Oscar was one of the founders of the Rafael Cancel Miranda High School, now known as the Dr. Pedro Albizu Campos High School and the Juan Antonio Corretjer Puerto Rican Cultural Center. He was a community organizer for the Northwest Community Organization (NCO), ASSPA, ASPIRA and the 1st Congregational Church of Chicago. He helped to found FREE, a half-way house for convicted drug addicts, and ALAS, an educational program for Latino prisoners at Stateville Prison in Illinois.

Legal Case

In 1975, Oscar was forced underground, along with other comrades.  The FBI claimed that he was one of the leaders of the Fuerzas Armadas de Liberación Nacional (FALN), a Puerto Rican nationalist clandestine group that fought for the independence of Puerto Rico.  Oscar has neither confirmed nor denied his involvement in FALN and out of principle has refused to denounce armed struggle as a legitimate means to gaining independence.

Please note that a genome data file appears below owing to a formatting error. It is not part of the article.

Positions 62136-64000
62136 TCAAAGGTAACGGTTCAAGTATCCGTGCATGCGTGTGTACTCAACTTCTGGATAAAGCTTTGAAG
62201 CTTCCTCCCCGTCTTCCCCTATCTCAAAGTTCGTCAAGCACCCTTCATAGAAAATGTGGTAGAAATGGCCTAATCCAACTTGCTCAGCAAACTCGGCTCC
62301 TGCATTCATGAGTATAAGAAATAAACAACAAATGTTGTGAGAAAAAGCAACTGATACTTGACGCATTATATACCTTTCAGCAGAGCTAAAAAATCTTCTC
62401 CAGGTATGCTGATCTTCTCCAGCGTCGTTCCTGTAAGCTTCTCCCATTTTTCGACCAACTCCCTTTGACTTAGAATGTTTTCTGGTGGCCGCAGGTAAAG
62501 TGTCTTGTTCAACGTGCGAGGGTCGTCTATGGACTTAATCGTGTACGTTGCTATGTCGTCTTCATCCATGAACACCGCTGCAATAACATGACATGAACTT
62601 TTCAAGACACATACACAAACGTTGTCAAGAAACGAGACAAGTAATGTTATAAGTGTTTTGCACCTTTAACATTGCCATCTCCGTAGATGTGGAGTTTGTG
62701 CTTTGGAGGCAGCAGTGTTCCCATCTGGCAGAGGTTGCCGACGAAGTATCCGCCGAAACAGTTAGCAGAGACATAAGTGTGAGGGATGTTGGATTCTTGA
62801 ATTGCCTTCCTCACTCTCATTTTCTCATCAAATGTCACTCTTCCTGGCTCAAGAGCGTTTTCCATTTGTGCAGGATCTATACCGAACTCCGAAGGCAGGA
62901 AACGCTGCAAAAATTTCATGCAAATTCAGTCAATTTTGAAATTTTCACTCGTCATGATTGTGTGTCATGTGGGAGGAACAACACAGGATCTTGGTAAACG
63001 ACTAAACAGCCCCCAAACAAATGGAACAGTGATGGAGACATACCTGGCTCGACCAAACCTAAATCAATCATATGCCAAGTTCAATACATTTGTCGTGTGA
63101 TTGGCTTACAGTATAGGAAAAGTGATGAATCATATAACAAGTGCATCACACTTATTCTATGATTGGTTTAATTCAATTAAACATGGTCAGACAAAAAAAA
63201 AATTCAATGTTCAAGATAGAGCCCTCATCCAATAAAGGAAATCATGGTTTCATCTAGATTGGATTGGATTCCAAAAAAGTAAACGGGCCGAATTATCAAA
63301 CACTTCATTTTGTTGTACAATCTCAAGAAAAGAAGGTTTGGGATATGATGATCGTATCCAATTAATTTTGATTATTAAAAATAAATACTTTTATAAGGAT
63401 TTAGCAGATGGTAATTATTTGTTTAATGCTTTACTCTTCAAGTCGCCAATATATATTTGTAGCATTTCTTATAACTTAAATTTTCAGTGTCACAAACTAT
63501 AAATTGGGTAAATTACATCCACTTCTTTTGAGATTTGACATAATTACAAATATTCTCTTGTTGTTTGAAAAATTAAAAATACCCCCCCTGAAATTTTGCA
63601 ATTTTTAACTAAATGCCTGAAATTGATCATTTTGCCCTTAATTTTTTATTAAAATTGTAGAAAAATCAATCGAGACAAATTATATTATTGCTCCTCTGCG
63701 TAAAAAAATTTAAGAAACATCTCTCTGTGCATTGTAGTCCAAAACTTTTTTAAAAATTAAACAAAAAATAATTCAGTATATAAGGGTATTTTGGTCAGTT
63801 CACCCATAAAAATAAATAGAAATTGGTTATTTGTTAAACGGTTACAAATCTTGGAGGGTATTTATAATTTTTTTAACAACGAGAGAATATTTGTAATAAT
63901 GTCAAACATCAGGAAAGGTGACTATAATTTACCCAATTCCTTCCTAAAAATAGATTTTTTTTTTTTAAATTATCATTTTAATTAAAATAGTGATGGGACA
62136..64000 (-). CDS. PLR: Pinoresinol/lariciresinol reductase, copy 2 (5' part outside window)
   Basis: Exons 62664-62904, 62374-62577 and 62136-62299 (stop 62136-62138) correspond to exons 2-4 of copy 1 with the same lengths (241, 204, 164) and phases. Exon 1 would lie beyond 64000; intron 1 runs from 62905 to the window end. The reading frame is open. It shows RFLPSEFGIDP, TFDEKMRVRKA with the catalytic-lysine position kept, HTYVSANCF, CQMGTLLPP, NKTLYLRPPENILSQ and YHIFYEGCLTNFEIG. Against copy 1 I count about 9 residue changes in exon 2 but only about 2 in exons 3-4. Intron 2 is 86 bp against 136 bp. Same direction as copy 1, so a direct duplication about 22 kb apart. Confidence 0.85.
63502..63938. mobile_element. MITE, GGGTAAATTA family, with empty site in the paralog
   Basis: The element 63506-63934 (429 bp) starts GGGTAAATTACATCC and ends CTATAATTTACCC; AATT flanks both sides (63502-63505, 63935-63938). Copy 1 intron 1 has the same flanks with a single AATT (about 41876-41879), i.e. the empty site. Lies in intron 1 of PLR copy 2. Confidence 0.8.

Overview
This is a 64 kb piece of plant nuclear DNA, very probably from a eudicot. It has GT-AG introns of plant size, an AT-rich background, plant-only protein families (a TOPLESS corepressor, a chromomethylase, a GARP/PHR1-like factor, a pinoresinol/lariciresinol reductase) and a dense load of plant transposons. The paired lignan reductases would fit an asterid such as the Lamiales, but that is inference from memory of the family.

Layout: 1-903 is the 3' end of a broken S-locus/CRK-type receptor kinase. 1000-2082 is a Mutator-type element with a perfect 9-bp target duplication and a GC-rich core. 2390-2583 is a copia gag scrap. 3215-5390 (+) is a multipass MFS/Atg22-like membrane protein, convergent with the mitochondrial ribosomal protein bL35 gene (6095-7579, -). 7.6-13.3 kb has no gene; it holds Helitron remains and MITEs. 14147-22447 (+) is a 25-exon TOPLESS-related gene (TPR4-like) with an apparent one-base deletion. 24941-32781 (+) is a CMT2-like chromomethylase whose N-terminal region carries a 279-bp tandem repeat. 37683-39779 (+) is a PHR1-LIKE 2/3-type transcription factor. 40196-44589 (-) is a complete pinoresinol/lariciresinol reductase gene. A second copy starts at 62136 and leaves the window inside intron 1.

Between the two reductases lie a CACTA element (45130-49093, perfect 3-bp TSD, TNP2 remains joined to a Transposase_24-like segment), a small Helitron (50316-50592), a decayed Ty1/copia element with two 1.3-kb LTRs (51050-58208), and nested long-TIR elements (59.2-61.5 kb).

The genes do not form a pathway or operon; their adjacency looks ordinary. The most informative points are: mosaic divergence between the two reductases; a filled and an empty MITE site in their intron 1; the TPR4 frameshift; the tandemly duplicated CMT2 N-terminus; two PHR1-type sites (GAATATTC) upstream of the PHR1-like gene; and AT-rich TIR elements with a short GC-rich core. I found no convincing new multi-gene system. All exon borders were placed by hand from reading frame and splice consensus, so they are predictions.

On May 29, 1981 Oscar was captured in Chicago after five years underground.  Oscar was found guilty on five counts involving seditious conspiracy, armed robbery, weapons violations and interstate transporation of stolen propert.  He was sentenced to 55 years in prison.

Political Prisoner Status

At the time of their arrest, Lopez Rivera and the others declared themselves to be combatants in an anti-colonial war against the United States to liberate Puerto Rico from U.S. domination and invoked prisoner of war status. They argued that the U.S. courts did not have jurisdiction to try them as criminals and petitioned for their cases to be handed over to an international court that would determine their status. The U.S. Government, however, did not recognize their request.